Your "Good News" Online Paper for Community and Commerce

Click Here To Learn More About Steve Carpenteri

I am hardly going to be the one who announces that winter’s back has been broken but it certainly seems that way. In the past week we’ve had temperatures in the 40s, a foot of snow that melted almost immediately, plus temperatures near 60 with warm winds and sunshine that had the maples in my yard threatening to start budding out already.
The most interesting spectacle I’ve seen in recent days is the arrival of over a dozen kestrels, small hawks that are usually not seen around here until mid-April. Add them to the clutch of blue birds I’ve had at the suet feeder all winter and one has to wonder what has changed. In conversation “global warming” comes up a lot but my focus in slightly more local than that. I’m most concerned with things as they are within sight of my own back door, but I must say that there is weirdness in the wind that began decades ago and is not likely to stabilize any time soon.
Long-time readers of this column may recall when I wrote about buzzards and mockingbirds first appearing in central Maine back in the early 1990s. Many other “Southern” critters have made their way into Maine back yards since then, most noticeably opossums, sandhill cranes and the hated, ubiquitous ticks.
We’ll be hearing cranes flying high overhead any day now, their bizarre chortling calls being heard long before they are seen. They fly in a circular pattern in a more or less northern direction (in spring) and do the reverse in fall. They fly so high that they are usually almost impossible to see with the naked eye even though their calls can be heard for miles. I spent some time in the South and heard cranes migrating quite often, but it’s a new and unusual sound in the North.
Cranes are the kings of what I call “gooney birds.” They are tall, thin and awkward with a dull, gray color. They look and act like most herons, egrets and similar long-legged water birds. It is great that they have begun moving farther north every year, which may mean their Southern habitats are failing or our Northern habitats are more to their liking as the globe warms. I’ll let the scientists sort out those details – I’m just happy to see and hear them as part of our springtime serenade.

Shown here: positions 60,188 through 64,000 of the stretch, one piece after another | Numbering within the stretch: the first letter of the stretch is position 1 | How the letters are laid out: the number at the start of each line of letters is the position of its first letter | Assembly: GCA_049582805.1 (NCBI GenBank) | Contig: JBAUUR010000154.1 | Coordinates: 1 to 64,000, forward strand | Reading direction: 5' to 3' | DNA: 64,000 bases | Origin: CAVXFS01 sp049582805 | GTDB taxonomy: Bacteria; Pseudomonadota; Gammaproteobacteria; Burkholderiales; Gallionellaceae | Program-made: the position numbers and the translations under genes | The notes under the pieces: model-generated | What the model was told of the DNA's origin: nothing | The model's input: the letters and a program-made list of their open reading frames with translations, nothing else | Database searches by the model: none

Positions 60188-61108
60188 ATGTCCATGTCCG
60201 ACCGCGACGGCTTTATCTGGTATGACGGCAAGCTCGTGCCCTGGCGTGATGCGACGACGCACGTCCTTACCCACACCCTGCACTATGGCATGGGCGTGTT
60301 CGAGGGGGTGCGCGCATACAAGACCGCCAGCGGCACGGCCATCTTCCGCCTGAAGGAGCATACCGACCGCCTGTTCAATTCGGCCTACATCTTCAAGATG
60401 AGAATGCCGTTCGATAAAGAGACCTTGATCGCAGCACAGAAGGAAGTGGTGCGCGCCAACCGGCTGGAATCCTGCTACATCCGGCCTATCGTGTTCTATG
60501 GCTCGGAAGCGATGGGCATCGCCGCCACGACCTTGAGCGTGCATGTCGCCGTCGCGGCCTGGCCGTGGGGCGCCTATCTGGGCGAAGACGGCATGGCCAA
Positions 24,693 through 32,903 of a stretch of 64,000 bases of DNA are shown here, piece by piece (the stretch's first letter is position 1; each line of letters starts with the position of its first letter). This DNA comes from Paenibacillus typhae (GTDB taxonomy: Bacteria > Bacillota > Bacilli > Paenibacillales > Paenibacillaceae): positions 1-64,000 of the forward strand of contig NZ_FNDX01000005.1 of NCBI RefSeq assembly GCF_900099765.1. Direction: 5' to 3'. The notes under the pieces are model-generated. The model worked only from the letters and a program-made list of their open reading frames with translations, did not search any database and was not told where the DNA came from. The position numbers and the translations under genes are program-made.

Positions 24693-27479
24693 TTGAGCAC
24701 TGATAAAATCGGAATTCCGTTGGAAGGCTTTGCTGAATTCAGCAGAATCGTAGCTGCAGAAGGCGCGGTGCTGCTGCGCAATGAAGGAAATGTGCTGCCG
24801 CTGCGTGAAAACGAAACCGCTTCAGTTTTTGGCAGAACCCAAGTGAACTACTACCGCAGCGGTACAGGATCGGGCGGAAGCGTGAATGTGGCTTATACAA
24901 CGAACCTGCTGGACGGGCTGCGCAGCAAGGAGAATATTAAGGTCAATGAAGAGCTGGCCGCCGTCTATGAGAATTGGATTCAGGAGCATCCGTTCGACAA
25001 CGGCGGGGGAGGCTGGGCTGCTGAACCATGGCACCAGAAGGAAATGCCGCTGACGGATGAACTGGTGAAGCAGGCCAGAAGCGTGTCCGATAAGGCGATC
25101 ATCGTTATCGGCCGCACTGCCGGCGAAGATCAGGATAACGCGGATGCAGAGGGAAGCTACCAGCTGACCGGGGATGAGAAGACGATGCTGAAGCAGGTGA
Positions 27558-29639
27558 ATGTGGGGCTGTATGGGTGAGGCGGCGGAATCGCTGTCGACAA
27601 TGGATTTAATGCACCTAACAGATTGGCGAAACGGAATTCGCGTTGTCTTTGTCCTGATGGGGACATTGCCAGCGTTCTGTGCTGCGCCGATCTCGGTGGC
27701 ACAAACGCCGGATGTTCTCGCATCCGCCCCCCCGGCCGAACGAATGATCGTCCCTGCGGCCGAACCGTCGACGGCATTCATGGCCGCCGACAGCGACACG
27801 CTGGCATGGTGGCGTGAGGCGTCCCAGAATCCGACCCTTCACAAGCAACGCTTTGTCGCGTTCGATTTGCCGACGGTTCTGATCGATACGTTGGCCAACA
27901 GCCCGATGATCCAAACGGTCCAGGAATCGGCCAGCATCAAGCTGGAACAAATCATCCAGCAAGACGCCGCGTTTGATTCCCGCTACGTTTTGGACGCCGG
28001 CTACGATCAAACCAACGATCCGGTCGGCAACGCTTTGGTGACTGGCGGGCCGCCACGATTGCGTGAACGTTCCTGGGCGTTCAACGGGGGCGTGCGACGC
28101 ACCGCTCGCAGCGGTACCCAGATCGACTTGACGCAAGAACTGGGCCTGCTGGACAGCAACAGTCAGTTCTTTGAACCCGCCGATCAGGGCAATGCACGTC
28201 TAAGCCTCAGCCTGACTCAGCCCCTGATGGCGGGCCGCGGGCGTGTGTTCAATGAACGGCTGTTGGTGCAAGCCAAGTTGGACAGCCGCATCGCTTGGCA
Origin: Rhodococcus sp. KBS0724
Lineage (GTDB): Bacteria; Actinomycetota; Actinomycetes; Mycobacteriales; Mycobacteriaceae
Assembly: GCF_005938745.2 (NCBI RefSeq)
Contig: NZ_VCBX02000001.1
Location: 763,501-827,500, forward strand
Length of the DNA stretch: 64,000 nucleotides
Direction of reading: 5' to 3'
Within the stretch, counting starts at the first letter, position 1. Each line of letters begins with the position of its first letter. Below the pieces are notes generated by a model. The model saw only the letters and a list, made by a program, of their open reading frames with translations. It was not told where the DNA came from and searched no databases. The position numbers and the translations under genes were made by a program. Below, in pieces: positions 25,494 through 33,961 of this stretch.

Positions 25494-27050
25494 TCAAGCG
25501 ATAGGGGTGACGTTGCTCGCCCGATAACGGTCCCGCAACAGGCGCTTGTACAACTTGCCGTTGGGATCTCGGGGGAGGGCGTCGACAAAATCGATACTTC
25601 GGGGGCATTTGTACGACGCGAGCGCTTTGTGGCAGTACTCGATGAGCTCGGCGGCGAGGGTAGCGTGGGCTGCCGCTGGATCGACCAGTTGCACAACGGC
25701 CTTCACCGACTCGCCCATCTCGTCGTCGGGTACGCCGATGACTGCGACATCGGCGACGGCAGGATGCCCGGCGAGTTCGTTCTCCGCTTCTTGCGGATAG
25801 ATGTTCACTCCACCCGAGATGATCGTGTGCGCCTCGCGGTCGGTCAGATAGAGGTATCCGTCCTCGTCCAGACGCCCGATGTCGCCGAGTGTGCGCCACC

Again, not to be the one to sound the first horn of spring, but I have a sparrow that has begun building a nest in my wood shed. There happens to be two bales of hay left over from last year that are just inside the back door. I’ve seen scatterings of dried grass all through the shed that lead to the far corner where, sure enough, a nest is in progress. I’m not going to leap to conclusions just yet but the signs are definitely there.
Meanwhile, winter activities continue. I’m leery now of walking too close to waterways where, already, open water is forming at a noticeable rate. A hole in the ice that was a foot wide last week is larger than a pickup truck this week, and I’ve noticed several bridge crossings where there is open water 100 yards out on both sides.
This, of course, suggests that there is some serious melting going on out there. With temperatures reaching the mid-50s recently there’s no doubt that some areas are going to be more treacherous than others. Adding to the dilemma is that lake and pond ice does not form at a uniform rate, nor does it melt with constant precision. Ice on the same lake can be 20 inches thick in some areas and only paper thin in others. Suffice it to say that traveling over ice in any manner is treacherous at best, even on foot, but those who ride on ATVs, snowmobiles or other vehicles should start paying more attention to ice thickness from here on out. Maine’s game wardens have already made several rescues and poor conditions have contributed to the deaths of two snowmobilers that I know of. Spring is a favorite yet dangerous time of year for wilderness travelers. Let caution be your guide.
I do nearly all my winter traveling on snowshoes on established trails or on high ground there the worst obstacles are unseen rocks and log jams. Prior to the most recent snowfall I didn’t even need to wear my shoes because the trails and pathways through the woods were bare.
I doubt that any snow that falls from here on out is going to last very long or be very dense, so woods travel will be iffy in most places. I’ve learned to spend most of my time on south-facing slopes which are usually bare and open at this time of year. It’s easy enough to walk where the snow is not and the patches of ground that are covered are usually frozen and quite easy to traverse.
I am more likely now to strap on my ice creepers instead of snowshoes. These ingenious little inventions make woods walking surprisingly stable, even over rocks or on ice, and they weight next to nothing. I put them on my tallest knee boots and set out for a few hours of steady hiking with no worries about slipping or filling my boots with ice water.
For now I’m going to go with Punxsutawney Phil’s prediction of six more weeks of winter, which puts us into mid-March by his timetable. This seems more than reasonable by Maine standards because we in the North Country really don’t expect to see serious signs of spring till mid-April at best. I believe it was last year that I saw snowflakes falling on May 8, which is quite late for such an event, but it happens.
There’s a reason our friends at the almanacs tell us to wait till June 1 to plant our gardens. Anything earlier than that is wishful thinking!

Would you like to read past issues of All Outdoors?
Click Here